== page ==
Beijing’s Trash Problem Needs More Recycling, Not Deodorant Guns

Beijing has a major garbage problem. The city of 17 million people generates 18,000 tons of waste a day, 7,000 tons more than the capacity of disposal plants. The Guardian reports that the city is installing 100 high pressure deodorant guns at the Asuwei landfill. Yes, you read that sentence correctly. Beijing is going to cover up the smell of its trash dump with the deodorant guns which are able to spray “dozens of liters of fragrance per minute over a distance of up to 50m.” The guns will sit on the edge of the landfill site, and will be installed by May.

In four years, every landfill and treatment site in Beijing will be full, according to the Guardian. The government considered dealing with the city’s trash by incinerating it, but decided against it after opposition from residents.  Less than four percent of Beijing’s trash is recycled, compared to the UK and US  which recycle 35 percent of their trash. Landfills in Beijing cover an area of 333,000 square miles, and only two percent of the city’s trash is incinerated. The rest end up in landfills. The waste problem will only get worse, as the amount of waste generated in China is growing eight percent each year.  As the economy expands, more waste is created.

Wang Jiuliang, a photographer who spent the past year recording and plotting landfills using GPS systems and Google Earth, said there are over 200 legal and illegal landfills around Beijing. “People are forced to use these places for dumps and landfills. There is no better place,” Jiuliang said. “China has become a consumer society over the past 10 or 20 years. The authorities are working hard to solve the garbage problem, but it has emerged too quickly.

“All landfill and treatment sites in Beijing will be full in four years. That’s how long it takes to build a treatment plant. So we need to act right now to resolve the issue,” said Wang Weiping, a waste expert in the city government. “It’s necessary to restructure the current disposal system. We cannot rely on landfill anymore. It’s a waste of space.”

Beijing’s local government issued a report in February which proposed to “sort the daily and kitchen garbage in all new and expanded communities and other social units” and to “explore reforms to the garbage collection fees.” The report outlined the goals the city’s government want to accomplish. Zero waste is one of those goals. According to the report the city will start to develop a “a resource- recycling-based economy park at Liangjiawu in Tongzhou District to showcase ways of turning wastes into resources.”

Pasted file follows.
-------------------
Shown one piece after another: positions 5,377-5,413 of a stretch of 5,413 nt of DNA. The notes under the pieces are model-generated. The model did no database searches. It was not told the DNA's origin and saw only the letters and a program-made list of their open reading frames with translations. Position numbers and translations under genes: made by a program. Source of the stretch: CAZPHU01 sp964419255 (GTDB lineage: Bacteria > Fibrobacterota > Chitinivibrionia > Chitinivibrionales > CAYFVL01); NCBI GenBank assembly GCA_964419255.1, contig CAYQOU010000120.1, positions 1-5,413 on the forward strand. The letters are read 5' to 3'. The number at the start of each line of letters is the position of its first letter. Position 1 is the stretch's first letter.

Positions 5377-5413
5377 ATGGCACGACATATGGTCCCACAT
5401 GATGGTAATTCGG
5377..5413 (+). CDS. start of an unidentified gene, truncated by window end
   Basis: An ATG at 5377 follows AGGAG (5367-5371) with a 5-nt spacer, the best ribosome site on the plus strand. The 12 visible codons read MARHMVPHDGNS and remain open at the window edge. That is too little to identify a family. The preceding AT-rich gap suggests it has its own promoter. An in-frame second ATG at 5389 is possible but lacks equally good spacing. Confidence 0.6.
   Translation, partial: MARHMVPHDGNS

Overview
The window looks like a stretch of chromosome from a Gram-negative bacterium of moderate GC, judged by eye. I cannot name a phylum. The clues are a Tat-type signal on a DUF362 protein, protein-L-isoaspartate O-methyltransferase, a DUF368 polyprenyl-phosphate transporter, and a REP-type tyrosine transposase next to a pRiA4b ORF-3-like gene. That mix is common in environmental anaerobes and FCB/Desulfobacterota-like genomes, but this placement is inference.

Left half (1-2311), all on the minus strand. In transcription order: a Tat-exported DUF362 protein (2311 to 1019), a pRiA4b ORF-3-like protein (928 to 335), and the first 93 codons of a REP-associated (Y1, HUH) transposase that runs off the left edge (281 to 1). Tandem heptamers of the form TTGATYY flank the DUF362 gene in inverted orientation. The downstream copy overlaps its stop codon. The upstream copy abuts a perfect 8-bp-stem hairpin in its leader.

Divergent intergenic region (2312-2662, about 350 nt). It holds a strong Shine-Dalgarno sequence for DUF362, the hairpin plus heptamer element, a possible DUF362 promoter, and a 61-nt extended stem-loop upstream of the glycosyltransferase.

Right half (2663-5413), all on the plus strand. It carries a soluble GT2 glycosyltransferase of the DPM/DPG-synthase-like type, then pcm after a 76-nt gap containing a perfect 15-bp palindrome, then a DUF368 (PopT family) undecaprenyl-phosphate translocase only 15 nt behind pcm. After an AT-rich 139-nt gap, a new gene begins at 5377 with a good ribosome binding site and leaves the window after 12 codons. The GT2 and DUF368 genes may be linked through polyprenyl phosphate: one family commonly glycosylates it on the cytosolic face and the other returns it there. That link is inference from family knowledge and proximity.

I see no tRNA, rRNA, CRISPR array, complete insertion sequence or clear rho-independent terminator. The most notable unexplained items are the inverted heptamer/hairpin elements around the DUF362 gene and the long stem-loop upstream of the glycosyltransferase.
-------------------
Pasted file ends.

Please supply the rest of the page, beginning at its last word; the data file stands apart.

Chinese cities are estimated to account for almost one-third of all garbage produced in the world every year, according to Beijing Review. The world produces an estimated 490 million tons of trash every year, and China’s cities account for 150 million tons. In 2002, the Central Government proposed a system for residents to use when sorting their trash, but the compliance rate is only 16 percent.

Gina-Marie Cheeseman

Gina-Marie is a freelance writer and journalist armed with a degree in journalism, and a passion for social justice, including the environment and sustainability. She writes for various websites, and has made the 75+ Environmentalists to Follow list by

5 responses

  1. Confusing article. Odors are associated with garbage. Odor is independent of the volume of waste (i.e. unrelated to the non-headline points that the overall recycling rate in China is low or that disposal is a growing crisis) , and has more to do with the composition of materials and overall management (including exposure to temperature and moisture, and other issues having to do with management of landfill gas as well). Installation of perimeter odor control one technique to manage migration of odor off-site if other techniques are not consistently effective. Of course the article does not inform the reader if basic odor control measures like gas control and daily cover are used at any of the landfills, even the legal ones.

    The Chinese recycling rate could surely be improved, but removing nonputrescibles from landfill will not improve landfill odor. In fact, most of the putresibles likely come from residential and food-related commercial sources, whereas most of the burgeoning waste stream likely consists of materials from other commercial and industrial sources – including industires who “recycle” the US and European waste so that their respective recycling rates look so high in comparison.

  2. Actually in Article Author describes real situation of Beijing city ,Government spent millions of funds and out put is zero,you can see specially in winter and realize the fact,Even you can not take breath.she just addressing only problem which is real and people doesn’t know.

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